In a recent study published in the British Dental Journal, the fear of dental treatment was analysed among over 130 participants. For many, the mere thought of going to the dentist is uncomfortable and unsettling. It often leads to people that never go for routine checkups or even go to the dentist, the side effects of which can be incredibly detrimental.
This new study suggests that the fear of dental work can actually be cured. However, the key may lie within cognitive behavioural therapy. If even the most fearful patients can learn to relax in the dentist’s chair, they may finally be able to have mandatory procedures done without anxiety.
The study in question was held at Kings College. Each participant underwent talking therapy that lead to feeling comfortable enough with dental treatment. In most cases, as many as three-quarters, in fact, the participants were even able to go through their procedures without sedation. This is an excellent sign for those that have always dreaded having their teeth worked on!
This is a very significant breakthrough since even the possibility of sedation only does so much. If someone is outright afraid of even stepping foot in a Dentist to begin with, they are going to let the health of their teeth go unaddressed full stop. It’s a very brutal cycle that will only feed on itself until the underlying phobia can be dealt with.
The study was comprised of nearly 100 women and just over 30 men. Their therapy clinic was held at Guy’s & St. Thomas’ NHS Foundation Trust. The vast majority of the group all had major dental phobias. A quarter or so had lesser reservations, such as a fear of specific dental tools or an aversion to the potential pain of the treatments. Around 80 percent of the group was able to deal with their phobia head on, whereas 6 percent still needed sedation. On average, it only took around 5 therapy sessions for them to get over their fears.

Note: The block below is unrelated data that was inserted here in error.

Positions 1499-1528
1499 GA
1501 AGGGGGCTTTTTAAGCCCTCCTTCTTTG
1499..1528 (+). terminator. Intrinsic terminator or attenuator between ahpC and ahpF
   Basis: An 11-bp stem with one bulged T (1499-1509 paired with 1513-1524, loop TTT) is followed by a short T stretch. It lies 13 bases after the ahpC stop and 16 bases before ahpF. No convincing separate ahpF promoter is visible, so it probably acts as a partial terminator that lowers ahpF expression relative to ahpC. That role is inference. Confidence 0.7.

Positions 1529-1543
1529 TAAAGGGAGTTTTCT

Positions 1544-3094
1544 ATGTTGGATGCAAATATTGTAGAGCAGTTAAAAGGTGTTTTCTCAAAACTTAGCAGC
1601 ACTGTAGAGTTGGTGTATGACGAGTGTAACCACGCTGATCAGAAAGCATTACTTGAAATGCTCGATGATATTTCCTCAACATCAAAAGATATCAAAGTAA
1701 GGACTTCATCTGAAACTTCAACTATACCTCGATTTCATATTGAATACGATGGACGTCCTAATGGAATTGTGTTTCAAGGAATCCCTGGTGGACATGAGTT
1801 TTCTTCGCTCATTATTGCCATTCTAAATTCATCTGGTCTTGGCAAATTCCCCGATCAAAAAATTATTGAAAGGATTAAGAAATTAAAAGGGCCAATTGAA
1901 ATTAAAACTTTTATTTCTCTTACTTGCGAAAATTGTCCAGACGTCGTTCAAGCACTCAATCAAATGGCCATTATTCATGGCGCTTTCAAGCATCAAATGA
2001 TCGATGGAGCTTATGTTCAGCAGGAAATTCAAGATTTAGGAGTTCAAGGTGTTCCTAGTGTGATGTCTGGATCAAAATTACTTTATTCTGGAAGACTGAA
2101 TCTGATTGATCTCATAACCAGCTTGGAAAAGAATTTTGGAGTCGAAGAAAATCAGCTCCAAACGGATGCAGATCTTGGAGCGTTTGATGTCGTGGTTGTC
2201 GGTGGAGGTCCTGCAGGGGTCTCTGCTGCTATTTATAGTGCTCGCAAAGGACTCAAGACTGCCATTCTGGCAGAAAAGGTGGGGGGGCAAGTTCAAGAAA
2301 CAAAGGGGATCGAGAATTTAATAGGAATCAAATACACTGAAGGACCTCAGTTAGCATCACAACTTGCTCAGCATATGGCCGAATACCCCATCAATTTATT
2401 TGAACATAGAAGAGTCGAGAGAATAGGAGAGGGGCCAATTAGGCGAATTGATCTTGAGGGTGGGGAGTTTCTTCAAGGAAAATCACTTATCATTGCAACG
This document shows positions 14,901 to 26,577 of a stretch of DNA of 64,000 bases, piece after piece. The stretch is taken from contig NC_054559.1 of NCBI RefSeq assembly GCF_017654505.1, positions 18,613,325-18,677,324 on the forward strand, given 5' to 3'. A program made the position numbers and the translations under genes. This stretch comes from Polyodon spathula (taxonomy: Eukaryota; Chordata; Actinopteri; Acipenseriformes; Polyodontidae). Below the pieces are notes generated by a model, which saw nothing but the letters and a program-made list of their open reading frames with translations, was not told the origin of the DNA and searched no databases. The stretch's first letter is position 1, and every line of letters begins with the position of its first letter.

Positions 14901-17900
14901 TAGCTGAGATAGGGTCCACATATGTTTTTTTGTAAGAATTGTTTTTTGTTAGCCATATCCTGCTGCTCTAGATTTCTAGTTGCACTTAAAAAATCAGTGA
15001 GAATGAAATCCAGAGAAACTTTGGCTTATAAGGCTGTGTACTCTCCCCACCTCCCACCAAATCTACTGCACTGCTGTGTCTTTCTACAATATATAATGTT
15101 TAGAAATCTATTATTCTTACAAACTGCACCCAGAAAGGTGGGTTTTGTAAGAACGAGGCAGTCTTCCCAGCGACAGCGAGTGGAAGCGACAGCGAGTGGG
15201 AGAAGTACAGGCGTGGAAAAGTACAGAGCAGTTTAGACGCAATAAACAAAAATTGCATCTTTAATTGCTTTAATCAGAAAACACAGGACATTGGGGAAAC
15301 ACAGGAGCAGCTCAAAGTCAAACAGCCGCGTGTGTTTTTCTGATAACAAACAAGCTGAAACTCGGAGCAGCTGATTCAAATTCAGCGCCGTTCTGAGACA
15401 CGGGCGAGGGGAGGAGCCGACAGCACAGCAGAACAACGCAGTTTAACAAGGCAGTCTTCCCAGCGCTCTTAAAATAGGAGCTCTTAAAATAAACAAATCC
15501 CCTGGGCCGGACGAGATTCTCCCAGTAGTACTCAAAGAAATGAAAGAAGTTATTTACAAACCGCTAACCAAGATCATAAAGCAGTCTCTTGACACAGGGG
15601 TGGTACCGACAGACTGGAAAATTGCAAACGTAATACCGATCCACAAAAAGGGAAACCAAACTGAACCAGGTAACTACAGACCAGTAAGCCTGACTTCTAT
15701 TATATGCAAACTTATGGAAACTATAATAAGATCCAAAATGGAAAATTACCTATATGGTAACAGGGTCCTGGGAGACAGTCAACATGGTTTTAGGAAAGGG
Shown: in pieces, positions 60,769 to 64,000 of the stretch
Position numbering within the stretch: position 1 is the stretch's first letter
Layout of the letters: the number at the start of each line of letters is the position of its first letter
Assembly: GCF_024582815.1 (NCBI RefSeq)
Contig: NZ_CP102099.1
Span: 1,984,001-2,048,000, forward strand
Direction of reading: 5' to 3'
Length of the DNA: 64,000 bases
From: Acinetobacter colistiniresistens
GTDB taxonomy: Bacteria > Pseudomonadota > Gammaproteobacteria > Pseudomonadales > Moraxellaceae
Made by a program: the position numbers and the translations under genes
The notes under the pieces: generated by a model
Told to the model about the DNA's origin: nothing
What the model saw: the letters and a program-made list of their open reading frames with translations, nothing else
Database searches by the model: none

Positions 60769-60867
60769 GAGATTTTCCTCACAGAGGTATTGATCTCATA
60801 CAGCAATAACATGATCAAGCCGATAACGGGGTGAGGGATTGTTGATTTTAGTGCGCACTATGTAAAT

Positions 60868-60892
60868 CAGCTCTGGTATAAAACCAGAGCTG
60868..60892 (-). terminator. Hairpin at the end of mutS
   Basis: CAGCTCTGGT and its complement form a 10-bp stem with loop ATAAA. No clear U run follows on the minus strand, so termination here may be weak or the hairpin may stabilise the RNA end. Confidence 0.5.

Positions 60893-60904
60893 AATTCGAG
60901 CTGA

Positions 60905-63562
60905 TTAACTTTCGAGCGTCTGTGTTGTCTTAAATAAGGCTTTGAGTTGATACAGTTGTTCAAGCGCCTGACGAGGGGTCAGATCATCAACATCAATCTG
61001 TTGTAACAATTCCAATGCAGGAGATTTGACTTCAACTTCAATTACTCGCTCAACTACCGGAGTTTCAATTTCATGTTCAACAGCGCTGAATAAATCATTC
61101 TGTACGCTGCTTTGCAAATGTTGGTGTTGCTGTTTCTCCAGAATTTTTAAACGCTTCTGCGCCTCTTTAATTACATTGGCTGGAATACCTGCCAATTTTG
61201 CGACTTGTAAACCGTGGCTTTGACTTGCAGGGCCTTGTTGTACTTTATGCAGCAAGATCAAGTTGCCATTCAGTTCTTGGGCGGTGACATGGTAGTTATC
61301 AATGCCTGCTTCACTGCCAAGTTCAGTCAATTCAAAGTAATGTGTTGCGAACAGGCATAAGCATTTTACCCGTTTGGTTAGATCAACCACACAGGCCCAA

As with many mental blocks and phobias, the fear of dental care usually starts with an incident from childhood. In many cases, this event may be repressed or forgotten outright. Other times, it may stem from the mere phobia of blood, pain, personal care in general, or even claustrophobia. A number of factors can come into play, all of which can be addressed through personalised therapy sessions.
So with that, it’s become clear that cognitive behavioural therapy is essential to overcoming a dental phobia. It allows individuals to talk through their worries and eventually overcome them. It’s a very organic solution to what was once seen as a largely incurable issue and its success rate looks very promising.
So, if you know that you need a trip to the dentist but you’re feeling too worried, check out cognitive behavioural therapy, it will help.